Across the world, migraines are the third most common medical disorder. 

Migraines are a disabling medical condition for some individuals. For individuals with migraines that aren’t receptive to other treatments, migraine surgery may be an option.

But before signing up for this type of surgery, you’ll want to know what it is, if it works, and the potential risks. We’re talking about all of that and more in this quick rundown of surgical treatment for migraines.

What Is Migraine Surgery?

There are a few different types of migraine surgery. 

The first is nerve decompression. This involves removing tissue that causes pressure on peripheral sensory nerves. These nerves are believed to be linked to migraine trigger points.

The second is called a neurectomy. This treatment involves cutting nerves in the head. These nerves are believed to contribute to migraines.

Does Surgical Treatment for Migraine Work?

Migraine surgery is controversial. While some surgeons and physicians have embraced this form of treatment, others don’t think there’s been enough research into their effectiveness and the potential risks.

Right now, only small controlled trials exist. The idea that nerve compression contributes to migraines has never been extensively studied, either. In addition, these surgical treatments have not been approved by the FDA for migraine relief.

With that said, there are patients who report effective relief from migraine surgery. In fact, some studies report that some individuals with refractory migraines may experience a 50% reduction in the frequency of migraines after surgery. These patients also require less medication following surgery.

Potential Risks of Migraine Surgery

There are actually very few known side effects associated with migraine surgery. Some of the more common side effects include nasal discharge, scalp itching, and dryness in the nose. Some patients may experience weakness and stiffness in their facial tissue, but this is usually a temporary side effect.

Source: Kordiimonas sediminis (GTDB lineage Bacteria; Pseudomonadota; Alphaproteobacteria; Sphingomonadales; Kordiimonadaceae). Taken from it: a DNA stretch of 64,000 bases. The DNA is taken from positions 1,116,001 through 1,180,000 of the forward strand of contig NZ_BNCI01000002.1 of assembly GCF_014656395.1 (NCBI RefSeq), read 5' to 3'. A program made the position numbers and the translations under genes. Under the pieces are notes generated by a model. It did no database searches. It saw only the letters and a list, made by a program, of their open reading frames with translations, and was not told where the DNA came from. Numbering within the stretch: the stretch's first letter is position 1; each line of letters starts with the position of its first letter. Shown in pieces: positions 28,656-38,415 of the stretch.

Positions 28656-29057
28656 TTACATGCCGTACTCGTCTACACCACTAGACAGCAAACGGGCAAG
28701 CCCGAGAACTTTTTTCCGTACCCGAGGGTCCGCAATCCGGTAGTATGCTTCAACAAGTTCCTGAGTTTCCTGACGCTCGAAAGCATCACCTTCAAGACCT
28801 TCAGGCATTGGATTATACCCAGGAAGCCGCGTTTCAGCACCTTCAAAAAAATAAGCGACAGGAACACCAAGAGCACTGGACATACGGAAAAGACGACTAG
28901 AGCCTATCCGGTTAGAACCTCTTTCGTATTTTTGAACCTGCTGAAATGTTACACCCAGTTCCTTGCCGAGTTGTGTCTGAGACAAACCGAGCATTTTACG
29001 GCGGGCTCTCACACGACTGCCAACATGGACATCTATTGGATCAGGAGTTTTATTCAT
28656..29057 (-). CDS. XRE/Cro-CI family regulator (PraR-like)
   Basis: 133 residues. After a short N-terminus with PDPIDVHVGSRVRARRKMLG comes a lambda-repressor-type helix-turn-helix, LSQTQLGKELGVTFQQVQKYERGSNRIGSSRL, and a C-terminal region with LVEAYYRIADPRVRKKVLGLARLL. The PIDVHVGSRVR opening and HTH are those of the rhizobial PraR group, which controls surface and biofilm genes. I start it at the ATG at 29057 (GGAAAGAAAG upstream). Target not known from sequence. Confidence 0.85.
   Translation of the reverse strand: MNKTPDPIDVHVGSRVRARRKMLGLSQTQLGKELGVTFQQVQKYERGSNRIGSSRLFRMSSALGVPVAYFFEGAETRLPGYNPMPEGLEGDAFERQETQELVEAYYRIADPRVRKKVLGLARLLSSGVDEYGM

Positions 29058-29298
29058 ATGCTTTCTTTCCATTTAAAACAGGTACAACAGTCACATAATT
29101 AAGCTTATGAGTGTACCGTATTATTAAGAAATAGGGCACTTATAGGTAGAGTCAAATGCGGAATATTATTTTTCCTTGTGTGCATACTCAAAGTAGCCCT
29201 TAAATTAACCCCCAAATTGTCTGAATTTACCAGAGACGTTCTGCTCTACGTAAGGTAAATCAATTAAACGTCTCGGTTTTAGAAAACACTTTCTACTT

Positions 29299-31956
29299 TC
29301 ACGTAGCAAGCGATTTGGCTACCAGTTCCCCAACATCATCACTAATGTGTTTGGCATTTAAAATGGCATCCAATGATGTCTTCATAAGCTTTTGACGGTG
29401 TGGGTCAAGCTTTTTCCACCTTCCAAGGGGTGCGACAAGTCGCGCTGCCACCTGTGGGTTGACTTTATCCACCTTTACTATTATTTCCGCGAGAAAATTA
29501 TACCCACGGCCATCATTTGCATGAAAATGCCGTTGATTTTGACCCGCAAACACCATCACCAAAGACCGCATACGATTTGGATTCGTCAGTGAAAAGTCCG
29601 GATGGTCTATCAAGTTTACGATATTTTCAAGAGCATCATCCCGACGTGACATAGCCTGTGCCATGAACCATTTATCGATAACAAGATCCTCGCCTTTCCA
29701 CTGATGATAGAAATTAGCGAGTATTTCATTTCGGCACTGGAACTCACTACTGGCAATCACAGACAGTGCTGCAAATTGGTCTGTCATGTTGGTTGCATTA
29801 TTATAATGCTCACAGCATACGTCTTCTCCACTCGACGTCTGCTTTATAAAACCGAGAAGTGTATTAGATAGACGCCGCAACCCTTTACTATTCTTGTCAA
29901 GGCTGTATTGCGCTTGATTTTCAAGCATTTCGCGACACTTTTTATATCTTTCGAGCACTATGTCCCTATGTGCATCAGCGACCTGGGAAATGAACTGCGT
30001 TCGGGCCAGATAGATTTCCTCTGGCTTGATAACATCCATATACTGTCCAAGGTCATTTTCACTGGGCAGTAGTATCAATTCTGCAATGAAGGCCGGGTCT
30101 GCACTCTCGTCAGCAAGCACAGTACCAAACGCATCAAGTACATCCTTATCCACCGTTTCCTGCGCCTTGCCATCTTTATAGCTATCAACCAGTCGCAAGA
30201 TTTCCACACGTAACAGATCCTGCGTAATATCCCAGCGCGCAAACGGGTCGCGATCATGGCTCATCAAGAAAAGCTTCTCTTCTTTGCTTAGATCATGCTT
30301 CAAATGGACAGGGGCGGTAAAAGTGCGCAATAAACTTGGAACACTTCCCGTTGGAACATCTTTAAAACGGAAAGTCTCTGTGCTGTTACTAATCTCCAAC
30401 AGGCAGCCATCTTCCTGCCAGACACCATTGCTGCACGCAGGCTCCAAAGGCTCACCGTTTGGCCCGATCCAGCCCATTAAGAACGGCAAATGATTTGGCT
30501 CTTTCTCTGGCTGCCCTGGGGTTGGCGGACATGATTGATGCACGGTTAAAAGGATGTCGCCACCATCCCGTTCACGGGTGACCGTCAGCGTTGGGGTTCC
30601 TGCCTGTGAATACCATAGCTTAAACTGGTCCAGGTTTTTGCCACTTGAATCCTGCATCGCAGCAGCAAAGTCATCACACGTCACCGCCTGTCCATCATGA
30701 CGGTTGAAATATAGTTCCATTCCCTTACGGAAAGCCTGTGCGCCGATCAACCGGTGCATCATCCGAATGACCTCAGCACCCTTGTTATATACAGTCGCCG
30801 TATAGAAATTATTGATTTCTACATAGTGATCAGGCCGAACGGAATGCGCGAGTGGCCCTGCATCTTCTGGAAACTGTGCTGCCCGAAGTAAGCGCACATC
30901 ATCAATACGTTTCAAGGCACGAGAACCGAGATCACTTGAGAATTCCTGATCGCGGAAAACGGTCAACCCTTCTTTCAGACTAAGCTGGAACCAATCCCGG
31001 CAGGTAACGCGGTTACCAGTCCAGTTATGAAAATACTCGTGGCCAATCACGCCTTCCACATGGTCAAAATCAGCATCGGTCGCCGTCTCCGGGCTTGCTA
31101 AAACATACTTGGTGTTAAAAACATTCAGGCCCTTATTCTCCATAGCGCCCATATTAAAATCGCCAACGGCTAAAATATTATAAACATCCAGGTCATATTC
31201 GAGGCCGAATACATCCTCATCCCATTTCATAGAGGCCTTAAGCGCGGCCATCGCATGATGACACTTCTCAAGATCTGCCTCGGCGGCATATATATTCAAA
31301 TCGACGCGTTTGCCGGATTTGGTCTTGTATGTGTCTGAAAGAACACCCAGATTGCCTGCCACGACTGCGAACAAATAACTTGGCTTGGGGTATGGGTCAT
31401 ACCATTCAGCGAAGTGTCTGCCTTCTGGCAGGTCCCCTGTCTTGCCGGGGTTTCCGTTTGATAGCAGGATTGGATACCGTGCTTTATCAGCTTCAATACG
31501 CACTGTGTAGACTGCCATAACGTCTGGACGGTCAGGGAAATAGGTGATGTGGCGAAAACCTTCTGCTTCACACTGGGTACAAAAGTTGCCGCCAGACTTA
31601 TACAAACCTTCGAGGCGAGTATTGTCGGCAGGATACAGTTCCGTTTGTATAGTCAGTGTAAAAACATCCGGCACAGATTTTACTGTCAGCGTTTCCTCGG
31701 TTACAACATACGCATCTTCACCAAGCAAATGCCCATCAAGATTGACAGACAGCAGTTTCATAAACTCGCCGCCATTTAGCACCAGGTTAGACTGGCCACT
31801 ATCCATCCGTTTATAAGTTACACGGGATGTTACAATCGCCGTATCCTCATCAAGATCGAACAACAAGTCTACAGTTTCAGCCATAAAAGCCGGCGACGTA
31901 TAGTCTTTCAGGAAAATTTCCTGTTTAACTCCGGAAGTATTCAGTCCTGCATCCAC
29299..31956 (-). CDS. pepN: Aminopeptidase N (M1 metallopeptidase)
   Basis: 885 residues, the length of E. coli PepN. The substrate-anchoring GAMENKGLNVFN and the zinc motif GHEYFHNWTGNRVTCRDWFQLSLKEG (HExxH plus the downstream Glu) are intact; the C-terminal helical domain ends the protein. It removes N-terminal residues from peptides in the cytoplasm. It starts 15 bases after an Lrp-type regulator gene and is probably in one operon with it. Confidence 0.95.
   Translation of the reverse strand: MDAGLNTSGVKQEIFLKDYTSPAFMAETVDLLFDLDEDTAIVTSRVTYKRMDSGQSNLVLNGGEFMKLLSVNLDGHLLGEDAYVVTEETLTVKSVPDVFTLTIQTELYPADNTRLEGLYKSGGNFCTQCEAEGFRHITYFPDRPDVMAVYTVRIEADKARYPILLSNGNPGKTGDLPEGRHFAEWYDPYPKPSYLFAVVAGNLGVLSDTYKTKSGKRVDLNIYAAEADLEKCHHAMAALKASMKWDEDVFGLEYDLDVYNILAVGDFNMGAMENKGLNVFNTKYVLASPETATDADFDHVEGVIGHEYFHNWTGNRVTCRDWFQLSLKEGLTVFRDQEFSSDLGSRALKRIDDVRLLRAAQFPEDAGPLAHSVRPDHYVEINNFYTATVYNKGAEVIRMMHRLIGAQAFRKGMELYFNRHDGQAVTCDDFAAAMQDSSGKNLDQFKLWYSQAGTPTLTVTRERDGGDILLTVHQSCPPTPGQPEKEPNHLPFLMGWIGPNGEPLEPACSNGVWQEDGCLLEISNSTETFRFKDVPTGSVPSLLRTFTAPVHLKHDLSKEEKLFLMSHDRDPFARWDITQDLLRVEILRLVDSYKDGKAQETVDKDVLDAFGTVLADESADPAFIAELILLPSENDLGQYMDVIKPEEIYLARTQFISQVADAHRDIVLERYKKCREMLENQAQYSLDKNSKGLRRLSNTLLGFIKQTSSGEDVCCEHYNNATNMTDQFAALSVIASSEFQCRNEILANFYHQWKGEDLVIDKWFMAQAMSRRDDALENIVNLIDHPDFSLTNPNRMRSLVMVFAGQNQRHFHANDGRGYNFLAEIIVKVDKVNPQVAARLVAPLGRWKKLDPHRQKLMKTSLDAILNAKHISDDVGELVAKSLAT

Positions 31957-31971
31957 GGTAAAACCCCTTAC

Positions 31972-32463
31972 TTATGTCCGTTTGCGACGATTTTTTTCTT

More serious risks include ptosis of the eyebrow. This is a permanent sagging in the eyebrow that requires remedial surgery. A diminished range of motion around the eyebrows is also a possibility.

A major concern around migraine surgery is that it creates a placebo effect. That is, the migraines improved based on a psychological effect instead of from the actual treatment. Another major concern has to do with the variability in success rates.

All things considered, migraines that can’t be treated with medications can have a significant impact on your quality of life, so it’s important to determine whether the risks outweigh the benefits or vice versa.

Is Migraine Surgery Right for You?

Migraine surgery is intended to treat individuals with migraines that aren’t receptive to medications. A good deal of research is still needed to reach any conclusions regarding the effectiveness of this surgical treatment for migraines. However, there are individuals who have experienced relief after having this procedure.

What’s right for you is a conversation best had with your physician. Contact us to set up an appointment with one of our doctors.